I wish I could tell you all about the hidden pleasures of Santana Row, but oh so sadly, I cannot afford to spend much time there.  Really, I cannot afford to spend any time there, but sometimes on a lonely Saturday night it’s nice to walk around, listen to the music, and maybe play a game of giant chess.

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Giant Chess:  Always Exciting

But I have found one hangout that is not only a fabulous place to chill but also is only normal expensive instead of prohibitively expensive.

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El Jardin is a tequila bar primarily but also supplies tasty drinks and Mexican food.  The food and drinks are good if overpriced, but this place is all about atmosphere.

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The entire facility is outside under a giant oak.  Small tables and stools surround the tree that shades you as you eat beneath its branches and watch the lights about its trunk twinkle in the twilight.  Live music serenades you, completing this most unique experience.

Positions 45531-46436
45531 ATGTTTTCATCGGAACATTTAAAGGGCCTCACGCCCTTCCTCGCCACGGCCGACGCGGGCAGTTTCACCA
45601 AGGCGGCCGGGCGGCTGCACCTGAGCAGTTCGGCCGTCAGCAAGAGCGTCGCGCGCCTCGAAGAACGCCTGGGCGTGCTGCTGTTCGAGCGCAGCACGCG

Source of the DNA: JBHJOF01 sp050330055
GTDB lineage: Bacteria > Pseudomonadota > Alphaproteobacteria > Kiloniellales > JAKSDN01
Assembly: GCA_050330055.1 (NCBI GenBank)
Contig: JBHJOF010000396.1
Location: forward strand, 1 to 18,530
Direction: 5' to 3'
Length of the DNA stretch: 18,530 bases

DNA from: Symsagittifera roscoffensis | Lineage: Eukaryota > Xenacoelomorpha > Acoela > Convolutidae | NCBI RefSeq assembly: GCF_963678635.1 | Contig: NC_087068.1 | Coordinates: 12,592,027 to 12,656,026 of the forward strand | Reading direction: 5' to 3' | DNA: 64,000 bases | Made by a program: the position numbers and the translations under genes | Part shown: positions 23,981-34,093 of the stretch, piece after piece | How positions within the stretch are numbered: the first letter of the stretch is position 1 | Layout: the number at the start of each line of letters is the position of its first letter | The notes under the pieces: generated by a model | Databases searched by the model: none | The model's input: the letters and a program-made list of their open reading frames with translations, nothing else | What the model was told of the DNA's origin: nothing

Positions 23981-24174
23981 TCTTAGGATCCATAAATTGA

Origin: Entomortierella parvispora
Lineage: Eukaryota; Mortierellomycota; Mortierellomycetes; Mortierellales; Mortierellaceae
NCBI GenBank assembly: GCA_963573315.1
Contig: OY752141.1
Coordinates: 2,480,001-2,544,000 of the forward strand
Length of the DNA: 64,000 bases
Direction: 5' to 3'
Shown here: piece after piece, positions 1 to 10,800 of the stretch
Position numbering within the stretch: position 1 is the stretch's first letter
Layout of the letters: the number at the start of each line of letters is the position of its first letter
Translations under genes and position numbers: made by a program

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It is like nothing else offered in San Jose.

It’s a nice place to sit and talk or listen to the music.  And unlike many restaurants at Santana Row, going casual does not make you feel like an outcast.  It’s a great hang out for all types…at least all types who are willing to spend $10+ on a cocktail.

Categories: Bay Area, Food, Local Travel, Northern California, Restaurants, San Jose | Tags: , , , , , | Leave a comment

Salinas: Hole-in-the-Wall Heaven

Upon entering Salinas, one might wonder, indeed, why anyone would want to enter Salinas.

I, being a super savvy traveler, stayed there during Memorial Day weekend.  Normally, when one goes on vacation during Memorial Day weekend, it is with the knowledge that she will be accosted by tourists, packed hotels, and the inability to find parking.

Not so Salinas.

We arrived on Sunday to find that at least half of the restaurants downtown were closed for lunch.  And not the crappy hole-in-the-wall Chinese restaurants, no, we are talking about the big, overly welcoming, “I’m going to charge you a minimum of $12 per entree even though this is fucking Salinas” restaurants.

It was weird.

I have never visited a town that looked more like a ghost town, aside from Detroit in 2009.  But there was just nothing going on in Salinas.  It was perfectly nice looking (well, OK, downtown was perfectly nice looking) and well-kept, it was just closed.

I cannot say whether this was normal or whether the entire town decided to leave for the weekend, but as my husband and I wandered the streets, we were quite unnerved by the stillness.

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Downtown Salinas “Art”